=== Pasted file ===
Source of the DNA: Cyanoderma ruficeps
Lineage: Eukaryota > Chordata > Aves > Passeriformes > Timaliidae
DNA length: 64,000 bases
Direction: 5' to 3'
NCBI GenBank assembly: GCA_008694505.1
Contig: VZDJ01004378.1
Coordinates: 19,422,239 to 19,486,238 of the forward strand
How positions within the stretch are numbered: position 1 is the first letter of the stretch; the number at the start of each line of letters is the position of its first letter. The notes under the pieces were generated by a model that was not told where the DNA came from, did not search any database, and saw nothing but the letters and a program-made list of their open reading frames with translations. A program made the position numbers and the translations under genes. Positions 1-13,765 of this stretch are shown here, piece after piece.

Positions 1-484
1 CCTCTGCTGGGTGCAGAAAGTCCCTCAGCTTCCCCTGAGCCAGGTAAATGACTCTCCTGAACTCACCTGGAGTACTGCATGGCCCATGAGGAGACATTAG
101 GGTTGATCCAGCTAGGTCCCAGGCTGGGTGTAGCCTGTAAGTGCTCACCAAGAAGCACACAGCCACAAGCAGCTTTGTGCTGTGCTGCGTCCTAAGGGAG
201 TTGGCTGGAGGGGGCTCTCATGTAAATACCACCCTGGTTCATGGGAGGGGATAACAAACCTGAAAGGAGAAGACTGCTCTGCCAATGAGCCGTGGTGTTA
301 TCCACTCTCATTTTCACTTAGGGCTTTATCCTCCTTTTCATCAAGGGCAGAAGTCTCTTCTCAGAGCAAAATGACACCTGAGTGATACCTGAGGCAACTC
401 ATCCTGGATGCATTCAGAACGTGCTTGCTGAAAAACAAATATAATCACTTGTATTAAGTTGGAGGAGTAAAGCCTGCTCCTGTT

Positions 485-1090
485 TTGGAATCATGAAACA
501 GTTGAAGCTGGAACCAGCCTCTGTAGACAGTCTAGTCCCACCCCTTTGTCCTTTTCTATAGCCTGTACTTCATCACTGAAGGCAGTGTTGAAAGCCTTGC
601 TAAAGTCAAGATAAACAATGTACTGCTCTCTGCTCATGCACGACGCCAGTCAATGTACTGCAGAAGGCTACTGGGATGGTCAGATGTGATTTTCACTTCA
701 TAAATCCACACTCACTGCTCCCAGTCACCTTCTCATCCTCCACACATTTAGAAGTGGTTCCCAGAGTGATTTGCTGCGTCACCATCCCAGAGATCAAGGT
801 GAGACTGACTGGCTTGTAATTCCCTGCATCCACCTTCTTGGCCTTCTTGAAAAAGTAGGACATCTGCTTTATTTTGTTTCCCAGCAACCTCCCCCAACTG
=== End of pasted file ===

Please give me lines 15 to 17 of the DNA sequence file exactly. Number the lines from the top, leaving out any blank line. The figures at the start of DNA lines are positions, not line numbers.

Positions 485-1090
485 TTGGAATCATGAAACA
501 GTTGAAGCTGGAACCAGCCTCTGTAGACAGTCTAGTCCCACCCCTTTGTCCTTTTCTATAGCCTGTACTTCATCACTGAAGGCAGTGTTGAAAGCCTTGC